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Title: From compliance to coping : experiences of Chief Risk Officers in UK banks 2007-2009
Author: Miles, Roger
Awarding Body: King's College London (University of London)
Current Institution: King's College London (University of London)
Date of Award: 2013
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Even without the pressures of a financial crisis, the Chief Risk Officer (CRO) in UK banks occupied a potentially conflicted role during 2007 - 9. The Boards of banks had created the CRO role with responsibility for managing commercial risk but also for producing public risk reports within a system of enforced self-regulation. Under this system, the regulator seeks to overcome control asymmetries by harnessing the governance resources of regulated organizations. Theoretical perspectives of regulation in action, informal groups in organizations, and individual risk perception, indicated that CROs’ dilemmas merited further study. Banks’ selective risk reporting practices were under-represented, with scholarly knowledge seemingly limited by difficulties of access and trust. This research overcomes these limitations, gaining access to a closed group to conduct qualitative depth interviews with bank senior managers including 35 CROs (one-third of known incumbents in 2007). Ideas of enforced self-regulation were found not to account fully for banks’ risk reporting practices. The regulator was little-respected, mistrusted, and had limited influence over bankers’ behaviour. Within a bank the CRO, though formally identified with risk governance, was informally pressed by powerful sales-side groups to report optimistically. Seeking senior management support to resist this pressure, many CROs instead found their Board prioritising sales activity over risk governance. Though employed as compliance managers, many CROs reinterpreted their role as a commercial support function, becoming coping agents for banks’ creative risk reporting. Enforced self-regulation does not restrain organizations whose reward systems reinforce asymmetries of control, whose economic power exceeds that of governments attempting to regulate them, and whose sales culture aggressively dictates organizational norms. New approaches are suggested to recognise and prevent conduct which increases financial market fragility. This thesis provides wider lessons for the relationships between organizational behaviour, individual cognition and regulatory power beyond the world of banking.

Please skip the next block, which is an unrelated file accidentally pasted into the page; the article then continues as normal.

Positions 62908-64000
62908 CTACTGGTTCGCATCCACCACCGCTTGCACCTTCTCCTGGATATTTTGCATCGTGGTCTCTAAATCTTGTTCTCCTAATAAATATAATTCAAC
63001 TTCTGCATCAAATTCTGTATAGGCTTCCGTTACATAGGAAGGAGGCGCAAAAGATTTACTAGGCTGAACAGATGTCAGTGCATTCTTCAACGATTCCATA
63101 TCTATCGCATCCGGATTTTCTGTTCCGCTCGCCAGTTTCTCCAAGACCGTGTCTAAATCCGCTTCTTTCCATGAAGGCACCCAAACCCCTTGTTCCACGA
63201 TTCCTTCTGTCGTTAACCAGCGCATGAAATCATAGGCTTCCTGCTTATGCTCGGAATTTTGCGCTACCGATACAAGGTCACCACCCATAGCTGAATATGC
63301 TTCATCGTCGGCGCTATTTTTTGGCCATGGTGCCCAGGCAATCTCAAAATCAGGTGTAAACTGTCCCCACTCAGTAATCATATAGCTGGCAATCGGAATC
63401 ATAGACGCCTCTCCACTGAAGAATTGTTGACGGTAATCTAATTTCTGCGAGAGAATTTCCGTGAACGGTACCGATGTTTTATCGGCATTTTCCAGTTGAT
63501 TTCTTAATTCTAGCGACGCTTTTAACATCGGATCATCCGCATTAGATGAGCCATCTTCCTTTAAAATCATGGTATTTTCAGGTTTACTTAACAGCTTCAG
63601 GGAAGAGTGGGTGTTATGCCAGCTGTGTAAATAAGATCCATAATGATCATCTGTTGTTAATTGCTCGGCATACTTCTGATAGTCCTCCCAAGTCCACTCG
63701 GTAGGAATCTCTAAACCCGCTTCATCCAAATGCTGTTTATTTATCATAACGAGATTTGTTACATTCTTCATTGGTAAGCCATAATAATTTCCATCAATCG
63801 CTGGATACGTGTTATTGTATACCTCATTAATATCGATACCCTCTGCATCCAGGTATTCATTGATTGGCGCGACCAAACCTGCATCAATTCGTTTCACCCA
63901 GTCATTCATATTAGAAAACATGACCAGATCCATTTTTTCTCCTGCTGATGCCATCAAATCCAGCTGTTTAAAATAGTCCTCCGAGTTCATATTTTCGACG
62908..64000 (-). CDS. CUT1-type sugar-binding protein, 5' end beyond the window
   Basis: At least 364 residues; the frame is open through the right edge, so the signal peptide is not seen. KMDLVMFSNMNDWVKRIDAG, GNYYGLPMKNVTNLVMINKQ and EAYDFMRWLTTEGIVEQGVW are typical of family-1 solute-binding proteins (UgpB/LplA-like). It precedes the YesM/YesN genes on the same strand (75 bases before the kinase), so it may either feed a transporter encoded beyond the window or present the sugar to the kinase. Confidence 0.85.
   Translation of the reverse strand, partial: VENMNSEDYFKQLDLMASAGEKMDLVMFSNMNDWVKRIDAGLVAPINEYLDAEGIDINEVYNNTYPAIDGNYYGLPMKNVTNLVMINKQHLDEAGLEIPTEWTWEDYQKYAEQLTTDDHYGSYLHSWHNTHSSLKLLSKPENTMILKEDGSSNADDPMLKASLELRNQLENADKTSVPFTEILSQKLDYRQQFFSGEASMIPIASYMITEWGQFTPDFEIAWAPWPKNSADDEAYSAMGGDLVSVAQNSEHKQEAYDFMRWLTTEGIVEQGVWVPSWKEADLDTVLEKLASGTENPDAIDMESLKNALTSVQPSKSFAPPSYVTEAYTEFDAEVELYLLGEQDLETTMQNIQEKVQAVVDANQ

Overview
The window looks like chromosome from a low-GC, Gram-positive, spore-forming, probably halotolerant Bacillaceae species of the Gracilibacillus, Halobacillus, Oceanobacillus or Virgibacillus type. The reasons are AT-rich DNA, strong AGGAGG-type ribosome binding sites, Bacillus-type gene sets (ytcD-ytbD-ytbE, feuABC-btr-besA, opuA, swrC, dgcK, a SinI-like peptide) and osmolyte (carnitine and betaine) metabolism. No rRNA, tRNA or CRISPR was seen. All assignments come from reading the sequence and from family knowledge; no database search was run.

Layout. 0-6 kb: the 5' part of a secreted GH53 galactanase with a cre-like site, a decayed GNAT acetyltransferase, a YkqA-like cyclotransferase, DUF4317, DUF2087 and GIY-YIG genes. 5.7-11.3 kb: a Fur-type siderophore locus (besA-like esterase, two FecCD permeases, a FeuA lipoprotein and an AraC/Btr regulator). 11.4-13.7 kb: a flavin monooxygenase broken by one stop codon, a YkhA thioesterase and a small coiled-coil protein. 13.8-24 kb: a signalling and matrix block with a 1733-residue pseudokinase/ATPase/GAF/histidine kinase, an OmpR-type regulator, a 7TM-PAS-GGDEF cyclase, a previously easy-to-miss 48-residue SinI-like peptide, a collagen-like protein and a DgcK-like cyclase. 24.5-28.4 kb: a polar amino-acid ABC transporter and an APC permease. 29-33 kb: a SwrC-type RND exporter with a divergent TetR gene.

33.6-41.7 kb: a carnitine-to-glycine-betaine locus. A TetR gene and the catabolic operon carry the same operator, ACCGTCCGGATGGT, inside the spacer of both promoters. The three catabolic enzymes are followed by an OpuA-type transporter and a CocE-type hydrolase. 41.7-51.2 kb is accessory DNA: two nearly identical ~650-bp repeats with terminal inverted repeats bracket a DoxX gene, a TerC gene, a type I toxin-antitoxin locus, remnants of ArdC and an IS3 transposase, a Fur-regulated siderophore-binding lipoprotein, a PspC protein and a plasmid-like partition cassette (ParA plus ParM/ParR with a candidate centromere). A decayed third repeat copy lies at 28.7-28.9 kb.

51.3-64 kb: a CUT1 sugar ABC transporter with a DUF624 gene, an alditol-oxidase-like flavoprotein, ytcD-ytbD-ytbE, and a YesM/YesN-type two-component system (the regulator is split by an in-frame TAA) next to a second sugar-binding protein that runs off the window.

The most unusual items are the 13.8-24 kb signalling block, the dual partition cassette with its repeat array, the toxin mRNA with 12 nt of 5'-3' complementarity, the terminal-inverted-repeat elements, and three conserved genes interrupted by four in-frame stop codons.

Supervisor: Not available Sponsor: Not available
Qualification Name: Thesis (Ph.D.) Qualification Level: Doctoral
EThOS ID:  DOI: Not available